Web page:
Whenever I visited my grandmother Lisa for a few days, she would ask me for a list of the recipes I would like to eat during my little holiday. I used to give her a long list, always far too long for my short visit, but I loved this ritual. One of these meals, an absolute highlight, was German potato latkes, called Kartoffelpuffer or Reibekuchen. Lisa fried them to perfection—crisp on the outside and juicy on the inside. In western Germany, where I grew up, we usually eat potato pancakes with apple compote, sugar beet syrup, or, my childhood favorite, granulated sugar, but I had a new idea. I was raised on sauerkraut and it often tops the list when people think of my home country’s food—apart from wurst (sausage), of course. The classic version is served with mashed potatoes and soft southern liver sausage—that might not sound appealing, but it’s actually quite addictive—but why not experiment? I mix the sour fermented cabbage into grated potatoes and turn it into the sauerkraut Kartoffelpuffer featured in my latest cookbookEat In My Kitchen. It’s great, especially with a juniper-scented sour cream dip on the side.Potato-Sauerkraut Latkes with Juniper Sour Cream DipIngredientsExcerpted from Eat in My Kitchen: To Cook, to Bake, to Eat, and to Treat by Meike Peters. Copyright © 2016. Published with permission by Prestel Publishing. All rights reserved.

Meike Peters
Recipe by Extra Crispy


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Recipe Summary test

3 to 4 servings


For the Juniper Sour Cream Dip
For the latkes


Instructions Checklist
  • For the dip, whisk the sour cream with 2 juniper berries, adding more until you reach the desired taste. The flavor should be present but not too overpowering. Season to taste with salt and pepper.

  • For the latkes, squeeze as much liquid as possible out of the grated potatoes and the sauerkraut and spread each out on separate paper towels. Top with a second paper towel and press out any remaining moisture. Roughly chop the sauerkraut.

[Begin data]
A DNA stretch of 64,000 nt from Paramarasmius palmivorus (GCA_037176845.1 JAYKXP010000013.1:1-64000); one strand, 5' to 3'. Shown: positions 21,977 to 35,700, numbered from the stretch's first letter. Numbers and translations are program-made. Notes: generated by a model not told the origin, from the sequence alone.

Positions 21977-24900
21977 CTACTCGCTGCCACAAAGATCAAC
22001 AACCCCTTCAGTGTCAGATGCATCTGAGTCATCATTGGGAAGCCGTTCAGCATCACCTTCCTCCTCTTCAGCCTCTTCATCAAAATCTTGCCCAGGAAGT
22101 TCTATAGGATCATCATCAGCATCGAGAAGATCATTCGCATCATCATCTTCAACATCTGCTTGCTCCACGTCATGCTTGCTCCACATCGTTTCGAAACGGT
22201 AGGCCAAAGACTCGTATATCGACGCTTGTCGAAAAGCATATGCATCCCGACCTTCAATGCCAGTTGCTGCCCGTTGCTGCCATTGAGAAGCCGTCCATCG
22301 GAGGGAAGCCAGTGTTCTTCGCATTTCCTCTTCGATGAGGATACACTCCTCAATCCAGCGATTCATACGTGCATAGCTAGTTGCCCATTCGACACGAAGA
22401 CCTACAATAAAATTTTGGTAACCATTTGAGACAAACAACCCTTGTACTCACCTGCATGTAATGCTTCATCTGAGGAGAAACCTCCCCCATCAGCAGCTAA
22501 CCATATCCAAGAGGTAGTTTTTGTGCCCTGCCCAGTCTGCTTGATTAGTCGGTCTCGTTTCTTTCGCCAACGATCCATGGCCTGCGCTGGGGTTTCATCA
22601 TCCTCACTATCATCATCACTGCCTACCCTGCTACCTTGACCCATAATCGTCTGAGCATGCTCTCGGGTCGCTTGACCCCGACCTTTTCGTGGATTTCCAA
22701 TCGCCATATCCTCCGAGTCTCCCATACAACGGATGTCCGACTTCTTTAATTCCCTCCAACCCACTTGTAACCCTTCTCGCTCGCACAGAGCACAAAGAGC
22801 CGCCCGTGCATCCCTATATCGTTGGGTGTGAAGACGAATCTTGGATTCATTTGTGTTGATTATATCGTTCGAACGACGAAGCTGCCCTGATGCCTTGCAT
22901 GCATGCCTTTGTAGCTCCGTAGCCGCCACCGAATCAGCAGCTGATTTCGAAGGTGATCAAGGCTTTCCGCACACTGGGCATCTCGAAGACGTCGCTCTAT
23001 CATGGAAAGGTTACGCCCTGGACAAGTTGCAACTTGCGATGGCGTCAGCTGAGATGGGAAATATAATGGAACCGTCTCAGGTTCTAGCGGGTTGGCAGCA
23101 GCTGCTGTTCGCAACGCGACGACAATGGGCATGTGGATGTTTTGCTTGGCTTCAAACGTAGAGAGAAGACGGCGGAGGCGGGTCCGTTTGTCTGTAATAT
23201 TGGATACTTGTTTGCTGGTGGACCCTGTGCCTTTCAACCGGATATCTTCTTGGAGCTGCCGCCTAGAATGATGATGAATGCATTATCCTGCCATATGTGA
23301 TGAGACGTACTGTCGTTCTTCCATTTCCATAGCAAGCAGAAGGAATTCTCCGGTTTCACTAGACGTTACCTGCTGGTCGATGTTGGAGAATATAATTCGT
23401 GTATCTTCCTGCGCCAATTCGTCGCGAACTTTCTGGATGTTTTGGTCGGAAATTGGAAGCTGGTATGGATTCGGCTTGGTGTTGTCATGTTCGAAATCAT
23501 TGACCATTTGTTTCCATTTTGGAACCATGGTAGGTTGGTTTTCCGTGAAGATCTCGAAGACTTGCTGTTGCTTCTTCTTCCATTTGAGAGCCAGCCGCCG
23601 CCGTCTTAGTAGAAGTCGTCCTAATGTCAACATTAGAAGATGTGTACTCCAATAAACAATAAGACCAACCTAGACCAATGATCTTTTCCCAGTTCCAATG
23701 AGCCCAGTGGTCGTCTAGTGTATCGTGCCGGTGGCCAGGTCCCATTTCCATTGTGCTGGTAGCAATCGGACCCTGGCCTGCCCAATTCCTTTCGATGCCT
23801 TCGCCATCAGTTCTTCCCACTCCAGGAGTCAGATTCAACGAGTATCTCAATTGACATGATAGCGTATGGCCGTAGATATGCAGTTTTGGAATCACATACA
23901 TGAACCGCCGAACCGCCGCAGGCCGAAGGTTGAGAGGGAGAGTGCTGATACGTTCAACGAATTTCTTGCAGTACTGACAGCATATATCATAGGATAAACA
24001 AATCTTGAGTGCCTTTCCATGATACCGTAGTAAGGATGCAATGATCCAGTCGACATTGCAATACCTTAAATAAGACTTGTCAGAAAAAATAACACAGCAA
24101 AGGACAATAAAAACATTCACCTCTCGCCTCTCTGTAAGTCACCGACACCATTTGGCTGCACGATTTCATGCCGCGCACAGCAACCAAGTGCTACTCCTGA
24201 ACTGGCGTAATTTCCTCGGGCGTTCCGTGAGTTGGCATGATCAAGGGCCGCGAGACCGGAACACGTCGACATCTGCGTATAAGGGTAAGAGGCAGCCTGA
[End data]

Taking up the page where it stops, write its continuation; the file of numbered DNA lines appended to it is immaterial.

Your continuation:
• In a large bowl, use your hands to mix together the potatoes, chopped sauerkraut, flour, eggs, and salt until well combined. Mind that the sauerkraut is well mixed in, so you don’t end up with big chunks of it in the latkes. If the mixture is too moist—it should be easy to form into latkes—gradually add more flour.

  • Fill a large, heavy sauté pan with about 1/3 inch (7.5 mm) of sunflower oil and place over medium-high heat. Take 2 to 3 tablespoons of the potato-sauerkraut mixture into your fingers and form it into a thin, small pancake-shaped latke. Mind that the latkes have to be thin enough to get crispy when fried. (You can also add balls of the mixture directly to the hot oil and push them down with a spatula.) Repeat with the remaining latke mixture. Working in batches, fry the latkes for 1 1/2 to 3 minutes per side or until golden brown and crisp. Lower the heat if they brown too quickly. Transfer to paper towels to drain, and repeat with the remaining latkes, adding more oil if necessary. Serve or keep the fried latkes in a warm oven until you finish the last batch. This makes about 15 latkes.

  • Enjoy the latkes warm with a little dollop of the juniper sour cream dip.